Among the pieces of history that make up the story of Grenier Air Force Base during the late 1940s are its occasional connections to nationally important figures. One notable example of this was the Oct. 16, 1947 visit by Gen. Dwight D. Eisenhower, then U.S. Army Chief of Staff. Gen. Eisenhower, of course, was revered for his role as the Supreme Allied Commander in Europe in 1944 and 1945.
He arrived from Washington, D.C., in his personal transport, a Douglas C-54 Skymaster four-engine plane named the Sunflower II. This was his first visit to Manchester, where he had been invited by the Union-Leader newspaper to deliver a speech at the Manchester Community Forum. He rode into town in an open car, and local officials presented him with the keys to the city on a platform across from City Hall.
He then gave a press conference where the national media recorded his every word. At the time there was a widespread and enthusiastic effort underway across the country attempting to persuade him to run for president in 1948 as a Republican. He had no affiliation to a political party, and told reporters, “I am a soldier. No soldier has any business being a politician. Any soldier who states that he has any political leanings is making a very bad mistake.”
Speaking in front of a large crowd that evening at a downtown venue, Gen. Eisenhower explained his views on war and peace. He stated, plainly that “War is stupid.” He felt, however, that it was necessary “…to preserve an armed force to ensure our own safety and the ideals we place before international tribunals ... National productivity, military strength and a wide and widely understood foreign policy based on justice — all are vital to our world position and must be considered together.”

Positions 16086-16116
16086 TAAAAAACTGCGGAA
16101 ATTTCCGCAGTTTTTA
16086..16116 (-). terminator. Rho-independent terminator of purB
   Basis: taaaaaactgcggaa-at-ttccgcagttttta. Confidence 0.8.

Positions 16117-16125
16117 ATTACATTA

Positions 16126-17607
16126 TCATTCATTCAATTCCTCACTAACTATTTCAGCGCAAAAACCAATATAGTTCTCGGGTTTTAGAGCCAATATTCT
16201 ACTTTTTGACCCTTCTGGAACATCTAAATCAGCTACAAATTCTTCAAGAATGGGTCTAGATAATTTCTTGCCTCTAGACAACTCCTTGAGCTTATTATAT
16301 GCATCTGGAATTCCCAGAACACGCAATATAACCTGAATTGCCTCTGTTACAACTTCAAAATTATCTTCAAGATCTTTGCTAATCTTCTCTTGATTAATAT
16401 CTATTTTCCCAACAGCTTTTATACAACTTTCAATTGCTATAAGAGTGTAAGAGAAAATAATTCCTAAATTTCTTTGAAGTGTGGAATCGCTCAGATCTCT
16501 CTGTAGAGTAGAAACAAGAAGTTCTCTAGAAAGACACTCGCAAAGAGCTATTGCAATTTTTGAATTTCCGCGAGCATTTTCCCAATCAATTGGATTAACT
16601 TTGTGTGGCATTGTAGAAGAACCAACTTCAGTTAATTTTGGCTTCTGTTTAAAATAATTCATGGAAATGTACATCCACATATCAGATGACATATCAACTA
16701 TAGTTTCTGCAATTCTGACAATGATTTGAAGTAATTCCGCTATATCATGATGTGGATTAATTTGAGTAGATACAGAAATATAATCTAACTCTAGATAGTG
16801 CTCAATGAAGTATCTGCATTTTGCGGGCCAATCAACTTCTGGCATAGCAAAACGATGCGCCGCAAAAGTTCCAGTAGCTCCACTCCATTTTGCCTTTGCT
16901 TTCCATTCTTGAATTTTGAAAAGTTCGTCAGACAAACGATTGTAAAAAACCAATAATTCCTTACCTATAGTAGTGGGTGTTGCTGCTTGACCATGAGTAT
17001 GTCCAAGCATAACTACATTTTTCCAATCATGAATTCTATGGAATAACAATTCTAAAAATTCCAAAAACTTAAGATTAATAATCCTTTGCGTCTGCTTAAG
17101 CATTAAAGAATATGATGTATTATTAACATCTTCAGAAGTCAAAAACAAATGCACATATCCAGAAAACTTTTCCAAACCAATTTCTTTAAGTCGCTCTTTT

As the Grenier newspaper, the Northern Sentinel, later reported, “His one day visit … marked a peak for the downtown social set, and his speech there eventually set off the train of reactions which found New Hampshire backing an ‘Eisenhower for President’ move in 1948.” Gen. Eisenhower did not run that year, but he secured the Republican presidential nomination in 1952 and went on to win the first of his two terms as president.
Another important visitor to Grenier was W. Stuart Symington, Secretary of the Air Force, who arrived on Oct. 27, 1947. He had just taken on this role on Sept. 18, 1947 when the Air Force had become a separate branch of the armed forces. Symington came to Manchester to address a rally of Navy Reservists at the Practical Arts Auditorium at Manchester High School Central.
Toward the end of 1948 a newly minted pilot named Brent Scowcroft joined the 97th Fighter Squadron of the 82nd Fighter Group at Grenier. A native of Ogden, Utah, Second Lieutenant Scowcroft was a graduate of the U.S. Military Academy at West Point. He had received his flight training at Randolph Field in San Antonio, Texas, and at Williams Air Force Base in Maricopa County, Ariz..
The start to his planned career as a fighter pilot did not go well. On Jan. 6, 1949 Scowcroft was piloting an F-51 fighter plane (formerly known as the P-51) on a training flight. He was flying in formation with three other planes when his plane developed engine trouble. He crash-landed the aircraft on a frozen pond in Londonderry, but it just kept going, crossing N.H. Rte. 28 ahead of a bus, side-swiping a bridge, and hitting some trees before stopping in a swamp.
Scowcroft injured his back and suffered lacerations of his chest, arms, and face. After spending time in the Grenier AFB hospital, he recuperated at the Murphy Army Hospital in Waltham, Mass.
Though Scowcroft recovered, his flying career was over. He remained in the Air Force where he became an expert in foreign relations. He retired from service in 1975 with the rank of Lieutenant General. Scowcroft served as the National Security Advisor under Presidents Gerald Ford and George H.W. Bush and his expert counsel was valued by several other presidents. In 1991 President George H.W. Bush awarded Scowcroft the Medal of Freedom, the nation’s highest civilian honor. Scowcroft died in August 2020 at the age of 95.
Next Week: 1949—the last Hoorah for the 82nd Fighter Group at Grenier Air Force Base.